I’m not moving. It’s just that there are so many other places to visit, some of them exciting cities, some of them just great spots in this country or others. So, sometimes, you have to sample other places and see what the visit there might tell you about your own plot of earth or daily life. Without the “there,” how can you understand, appreciate and improve the “here.” So, recently I went to a couple of “theres.”
I took a little trip to Louisiana and visited a wonderful Cajun Restaurant called Aucoin’s Cajun Restaurant in Hayes, Louisiana. If you aren’t familiar with south Louisiana, you just go to Bell City and head east for several miles past a good many rice paddies and look for it on the right. No? OK, go Lake Charles (near the Texas border) and drive east through Bell City to Hayes. It has neon lights.
We landed there on a recent Friday night and enjoyed all the great Cajun music and fried crawfish we could hold. The place is built for dancing and eating, no frills, with folding tables and chairs serving their purpose until you get up to dance. Cajun music sounds somewhat like older country music, but it has an accordion, a little bit more of a bounce, and is usually sung in French. When you hear it you smile. Then you dance. If not, check your pulse.
The family who runs the place circulates to make sure everyone is having a good time. Everyone is happy while immersed in this little slice of French America. Every song was in French and French mingled with English throughout the room, sometimes each sounding more like the other. In that culturally rich environment it is hard to imagine being so mean spirited as some Americans get about language. These are great Americans – and they speak French.
Being that close to New Orleans, I had to make a detour a bit out of the way to soak up a little of that vibe. I’ve mentioned on this blog before that even though I grew up elsewhere, New Orleans is where I fell in love with cities. I visited there often with my family. I grew to love the fact that abundance was confronted with deprivation, that depravity was forced to examine beauty in a place where jack hammers met jazz and gospel music on the streets, where the unfortunate smells of masses of people mingled with the smells of Cajun spices and beignets. It is almost too much for the senses, and yet, it is a summation of this thing we call humanity in all it’s degradation and delight, mired in in its garbage and lifted by its grace.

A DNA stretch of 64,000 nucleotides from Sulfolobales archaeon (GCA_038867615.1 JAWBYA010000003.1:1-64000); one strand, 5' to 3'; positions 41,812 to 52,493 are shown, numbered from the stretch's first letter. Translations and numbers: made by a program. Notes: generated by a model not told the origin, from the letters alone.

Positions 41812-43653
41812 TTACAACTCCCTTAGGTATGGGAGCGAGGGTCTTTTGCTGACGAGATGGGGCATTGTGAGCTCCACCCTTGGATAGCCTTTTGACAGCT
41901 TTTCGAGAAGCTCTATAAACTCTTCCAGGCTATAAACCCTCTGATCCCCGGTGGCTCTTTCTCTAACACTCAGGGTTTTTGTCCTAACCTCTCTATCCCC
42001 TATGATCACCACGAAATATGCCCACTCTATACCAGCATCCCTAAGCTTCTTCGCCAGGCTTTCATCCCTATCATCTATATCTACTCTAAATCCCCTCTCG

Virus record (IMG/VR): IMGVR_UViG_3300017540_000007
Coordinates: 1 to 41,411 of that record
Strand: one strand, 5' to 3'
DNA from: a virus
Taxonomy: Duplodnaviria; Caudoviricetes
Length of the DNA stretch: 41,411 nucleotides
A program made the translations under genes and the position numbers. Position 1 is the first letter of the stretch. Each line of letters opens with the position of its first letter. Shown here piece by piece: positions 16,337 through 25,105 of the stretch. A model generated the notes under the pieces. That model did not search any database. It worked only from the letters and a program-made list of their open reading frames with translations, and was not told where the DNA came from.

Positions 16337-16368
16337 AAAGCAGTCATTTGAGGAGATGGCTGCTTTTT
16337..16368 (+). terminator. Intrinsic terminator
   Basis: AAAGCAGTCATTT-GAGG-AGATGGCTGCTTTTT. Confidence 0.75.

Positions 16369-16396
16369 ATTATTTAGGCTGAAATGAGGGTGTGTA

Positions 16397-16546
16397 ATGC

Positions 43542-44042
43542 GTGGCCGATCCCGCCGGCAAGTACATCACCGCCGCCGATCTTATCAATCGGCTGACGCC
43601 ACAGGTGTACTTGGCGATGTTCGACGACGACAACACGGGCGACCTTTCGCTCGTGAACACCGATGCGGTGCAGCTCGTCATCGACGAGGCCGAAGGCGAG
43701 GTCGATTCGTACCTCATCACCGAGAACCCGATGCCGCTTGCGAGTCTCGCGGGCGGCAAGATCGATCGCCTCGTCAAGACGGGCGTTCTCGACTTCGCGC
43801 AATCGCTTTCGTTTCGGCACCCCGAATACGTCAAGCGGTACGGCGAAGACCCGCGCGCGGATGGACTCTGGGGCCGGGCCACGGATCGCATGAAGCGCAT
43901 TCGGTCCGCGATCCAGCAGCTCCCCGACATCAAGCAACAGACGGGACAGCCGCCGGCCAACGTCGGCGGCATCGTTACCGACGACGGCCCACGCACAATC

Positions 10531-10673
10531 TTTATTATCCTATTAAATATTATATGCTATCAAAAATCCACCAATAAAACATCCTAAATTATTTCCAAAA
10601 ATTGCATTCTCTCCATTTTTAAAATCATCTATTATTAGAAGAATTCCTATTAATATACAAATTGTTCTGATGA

The last time I was in New Orleans was July 4, 2005, about seven weeks before Katrina hit. I was a little nervous going back, fearing it would not be the same. The specter of the oil spill also hung heavily in the air and was constantly on every mind. On the outskirts of the city, particularly to the east, large areas of devastation were still apparent.
St. Louis Cathedral – Front View Across Jackson Square
St. Louis Cathedral – Rear view off Chartres Street
Urban Baby says, “I’m nearly one and you never told me about this?”
Of course, the New Orleans of my childhood is mostly the French Quarter and the Garden district. I missed large swaths of the city – many of which were the ones impacted most by Katrina. I could not tell much difference at this point in the quarter, though we were only there briefly. I’m told that more of the merchants are now Latino as opposed to Creole. I didn’t notice, but if that is true, then the city is simply cycling back to an earlier incarnation.
Urban Baby sleeps with her Mardi Bear – too much excitement.
My take-away for my current city? What was different? The massive numbers of people, the ethnic blend and the large numbers of skyscrapers. The scale of everything was bigger – even the statues are bigger. Despite what some of my pictures seem to show, nearly every sidewalk was covered with a crush of people of all races and not so heavily Caucasian as Knoxville. It made Knoxville on a pretty busy night seem deserted.
When I returned to Knoxville and was happily able to jaywalk all over Gay Street in the middle of the day, I missed the excitement of the larger numbers of people. I also missed the blend. Having grown up in an era when many of us marveled at skyscrapers, I do wish Knoxville had a bit more imposing of a skyline. Maybe Marble Alley will help in that area. I love our little city, but we are clearly still a little city. There is still room for us to grow. I hope as more people move downtown they won’t all look the same and think the same. We’ll never be the gumbo that is New Orleans, but I do like a little spice with my city!